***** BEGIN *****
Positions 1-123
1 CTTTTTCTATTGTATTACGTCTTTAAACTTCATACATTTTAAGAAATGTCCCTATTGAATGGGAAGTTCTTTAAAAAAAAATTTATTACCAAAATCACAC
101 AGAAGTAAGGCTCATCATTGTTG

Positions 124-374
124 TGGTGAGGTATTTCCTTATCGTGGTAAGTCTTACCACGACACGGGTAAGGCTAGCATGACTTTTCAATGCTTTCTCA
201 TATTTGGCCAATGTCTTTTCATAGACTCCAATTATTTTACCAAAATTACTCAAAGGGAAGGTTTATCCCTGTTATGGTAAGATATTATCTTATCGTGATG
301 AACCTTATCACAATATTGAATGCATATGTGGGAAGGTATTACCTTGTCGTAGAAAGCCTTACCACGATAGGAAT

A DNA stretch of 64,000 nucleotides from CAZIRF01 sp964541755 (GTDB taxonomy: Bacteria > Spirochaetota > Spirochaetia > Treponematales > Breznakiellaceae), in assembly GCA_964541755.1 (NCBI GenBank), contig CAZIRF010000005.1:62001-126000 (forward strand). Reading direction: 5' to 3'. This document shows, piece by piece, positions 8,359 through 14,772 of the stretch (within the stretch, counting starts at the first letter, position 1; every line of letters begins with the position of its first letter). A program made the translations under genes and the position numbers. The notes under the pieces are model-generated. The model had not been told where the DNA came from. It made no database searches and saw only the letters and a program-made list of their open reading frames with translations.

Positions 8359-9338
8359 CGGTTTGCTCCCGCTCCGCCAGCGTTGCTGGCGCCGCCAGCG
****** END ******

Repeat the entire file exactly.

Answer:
Positions 1-123
1 CTTTTTCTATTGTATTACGTCTTTAAACTTCATACATTTTAAGAAATGTCCCTATTGAATGGGAAGTTCTTTAAAAAAAAATTTATTACCAAAATCACAC
101 AGAAGTAAGGCTCATCATTGTTG

Positions 124-374
124 TGGTGAGGTATTTCCTTATCGTGGTAAGTCTTACCACGACACGGGTAAGGCTAGCATGACTTTTCAATGCTTTCTCA
201 TATTTGGCCAATGTCTTTTCATAGACTCCAATTATTTTACCAAAATTACTCAAAGGGAAGGTTTATCCCTGTTATGGTAAGATATTATCTTATCGTGATG
301 AACCTTATCACAATATTGAATGCATATGTGGGAAGGTATTACCTTGTCGTAGAAAGCCTTACCACGATAGGAAT

A DNA stretch of 64,000 nucleotides from CAZIRF01 sp964541755 (GTDB taxonomy: Bacteria > Spirochaetota > Spirochaetia > Treponematales > Breznakiellaceae), in assembly GCA_964541755.1 (NCBI GenBank), contig CAZIRF010000005.1:62001-126000 (forward strand). Reading direction: 5' to 3'. This document shows, piece by piece, positions 8,359 through 14,772 of the stretch (within the stretch, counting starts at the first letter, position 1; every line of letters begins with the position of its first letter). A program made the translations under genes and the position numbers. The notes under the pieces are model-generated. The model had not been told where the DNA came from. It made no database searches and saw only the letters and a program-made list of their open reading frames with translations.

Positions 8359-9338
8359 CGGTTTGCTCCCGCTCCGCCAGCGTTGCTGGCGCCGCCAGCG